Local official doesn’t want prime farmland lost to renewable energy projects
ALBION – Many of the towns in Orleans County are being eyed for renewable energy projects, especially solar projects.
The smaller-scale solar typically take up 20 to 50 acres. But one project in Barre and Shelby would need 1,300 acres.
Utility-size wind energy projects in Barre and Yates would also consume some farmland for turbines, and perhaps for access roads and other infrastructure for the projects.
The solar projects, however, are more plentiful locally and would take up more land.
Matt Passarell, an Albion town councilman, told Orleans County Planning Board members he doesn’t want the county to lose prime farmland to the projects. Agriculture is the county’s top industry, and Passarell said the community leaders need to work with state and federal officials to make sure agriculture stays a powerful economic driver in the county. Albion is among the towns being considered for solar projects.
Jim Bensley, the county’s director of Planning and Development, said there is concern from planning officials in other rural areas in Western New York that farmland could be lost due to the energy projects.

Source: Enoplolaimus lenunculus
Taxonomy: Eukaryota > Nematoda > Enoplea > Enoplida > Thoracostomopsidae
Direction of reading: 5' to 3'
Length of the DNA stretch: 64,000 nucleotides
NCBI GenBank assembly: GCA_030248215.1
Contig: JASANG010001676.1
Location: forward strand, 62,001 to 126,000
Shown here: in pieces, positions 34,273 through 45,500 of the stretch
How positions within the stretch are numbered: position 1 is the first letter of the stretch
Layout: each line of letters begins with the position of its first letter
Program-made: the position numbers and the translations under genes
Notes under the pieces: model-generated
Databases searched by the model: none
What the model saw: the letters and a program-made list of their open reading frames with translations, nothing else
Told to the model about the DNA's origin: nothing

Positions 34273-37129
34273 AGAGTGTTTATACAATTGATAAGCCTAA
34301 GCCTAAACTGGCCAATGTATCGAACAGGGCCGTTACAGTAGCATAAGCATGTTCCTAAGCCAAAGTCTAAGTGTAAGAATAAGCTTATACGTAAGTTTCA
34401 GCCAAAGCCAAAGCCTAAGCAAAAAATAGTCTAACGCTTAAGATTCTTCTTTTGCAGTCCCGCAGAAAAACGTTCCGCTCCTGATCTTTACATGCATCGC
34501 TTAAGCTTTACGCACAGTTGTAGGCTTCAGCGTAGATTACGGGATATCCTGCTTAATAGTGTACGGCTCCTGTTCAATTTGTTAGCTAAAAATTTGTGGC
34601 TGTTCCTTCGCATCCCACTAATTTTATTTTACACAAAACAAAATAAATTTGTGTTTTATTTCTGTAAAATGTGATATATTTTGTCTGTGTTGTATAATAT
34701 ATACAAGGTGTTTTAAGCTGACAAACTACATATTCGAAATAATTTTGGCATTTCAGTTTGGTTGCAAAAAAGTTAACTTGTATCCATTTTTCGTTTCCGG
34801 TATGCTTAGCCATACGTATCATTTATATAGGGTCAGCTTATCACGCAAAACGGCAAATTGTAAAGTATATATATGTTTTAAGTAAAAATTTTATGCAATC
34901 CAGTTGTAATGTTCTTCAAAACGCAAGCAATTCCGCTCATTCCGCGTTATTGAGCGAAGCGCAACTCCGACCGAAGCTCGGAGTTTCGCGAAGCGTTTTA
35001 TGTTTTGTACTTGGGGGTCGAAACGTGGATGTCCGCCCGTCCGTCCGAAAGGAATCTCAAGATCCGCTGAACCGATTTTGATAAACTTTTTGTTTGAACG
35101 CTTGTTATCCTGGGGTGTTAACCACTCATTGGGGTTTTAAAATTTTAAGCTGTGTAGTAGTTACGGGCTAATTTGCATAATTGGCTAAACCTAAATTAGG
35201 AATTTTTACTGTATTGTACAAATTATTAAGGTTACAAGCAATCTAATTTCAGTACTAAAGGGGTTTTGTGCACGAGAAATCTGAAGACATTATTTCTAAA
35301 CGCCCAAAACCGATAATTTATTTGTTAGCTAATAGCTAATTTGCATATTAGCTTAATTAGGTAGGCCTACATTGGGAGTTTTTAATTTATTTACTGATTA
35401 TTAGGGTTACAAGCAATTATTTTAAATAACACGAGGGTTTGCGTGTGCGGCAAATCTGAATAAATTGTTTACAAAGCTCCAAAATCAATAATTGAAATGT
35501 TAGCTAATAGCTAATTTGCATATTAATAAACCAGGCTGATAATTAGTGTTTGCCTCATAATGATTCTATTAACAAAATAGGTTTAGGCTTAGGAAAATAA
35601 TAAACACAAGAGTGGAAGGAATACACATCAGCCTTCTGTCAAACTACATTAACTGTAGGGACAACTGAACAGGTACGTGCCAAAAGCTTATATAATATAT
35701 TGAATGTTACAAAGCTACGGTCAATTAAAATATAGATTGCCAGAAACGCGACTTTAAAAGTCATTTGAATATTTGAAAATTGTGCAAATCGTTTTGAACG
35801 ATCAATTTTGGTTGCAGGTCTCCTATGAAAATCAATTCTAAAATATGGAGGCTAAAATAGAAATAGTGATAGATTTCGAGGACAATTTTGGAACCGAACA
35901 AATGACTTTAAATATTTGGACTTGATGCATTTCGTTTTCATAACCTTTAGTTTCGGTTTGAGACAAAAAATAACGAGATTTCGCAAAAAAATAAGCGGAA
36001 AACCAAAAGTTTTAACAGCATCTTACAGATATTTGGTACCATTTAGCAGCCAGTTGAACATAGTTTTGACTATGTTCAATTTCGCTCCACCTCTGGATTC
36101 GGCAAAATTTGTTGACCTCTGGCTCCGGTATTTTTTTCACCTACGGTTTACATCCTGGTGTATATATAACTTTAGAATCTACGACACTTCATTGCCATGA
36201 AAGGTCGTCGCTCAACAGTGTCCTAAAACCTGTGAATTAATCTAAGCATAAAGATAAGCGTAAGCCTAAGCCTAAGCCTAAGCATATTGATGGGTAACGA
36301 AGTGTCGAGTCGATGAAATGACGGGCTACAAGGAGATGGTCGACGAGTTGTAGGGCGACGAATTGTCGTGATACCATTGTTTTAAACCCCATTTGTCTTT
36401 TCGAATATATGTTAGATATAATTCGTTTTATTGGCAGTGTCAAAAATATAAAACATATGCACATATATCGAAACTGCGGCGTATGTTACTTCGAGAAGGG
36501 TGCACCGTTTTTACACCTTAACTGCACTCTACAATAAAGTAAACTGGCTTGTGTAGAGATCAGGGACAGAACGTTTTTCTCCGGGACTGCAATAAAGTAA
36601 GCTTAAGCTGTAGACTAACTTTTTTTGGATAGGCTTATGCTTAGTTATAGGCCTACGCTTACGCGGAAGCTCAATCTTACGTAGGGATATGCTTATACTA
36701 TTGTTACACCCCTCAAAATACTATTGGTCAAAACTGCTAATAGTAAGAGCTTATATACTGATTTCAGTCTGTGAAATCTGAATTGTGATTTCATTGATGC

Orleans County could see more big solar projects which could put some of the prime farmland at risk.
Jim Panek of Panek Farms was on the agenda last Thursday for a solar project in Lyndonville. That 340-kilowatt solar energy system is at Lynwood Drive along the right-of-way for the former Hojack railroad line on land that isn’t good farmland.
Panek also has solar arrays on Eagle Harbor Road in Albion at a former harness racing training track, which also was;t good for crops.
He said he gets three or four letters a week from solar companies looking to do projects. He would only consider them on marginal farmland.
“We aren’t going to take our prime farmland away to do a solar farm,” he told the Planning Board.
The energy companies want land that is close to transmission lines. Farmers have tried to steer companies to land without drainage tile or that isn’t very productive.
If more renewable energy projects are in the future, some of the more fertile soil could be targeted for the projects.
Bruce Kirby, a retired fruit grower on Densmore Road in Gaines, is a member of the County Planning Board. He said his farm twice was approached for solar projects, which didn’t become a reality.
He said the revenue from those projects can provide critical funding to keep farms, especially smaller operations, in business.
He also said the projects don’t change the land forever. The soil could be farmed when the solar panels or turbines are removed.
“It’s not permanent,” Kirby said. “We’re not destroying the ag resource you have in this county. Ask around and see how much people are making in farming. These projects provide secondary money to help farms.”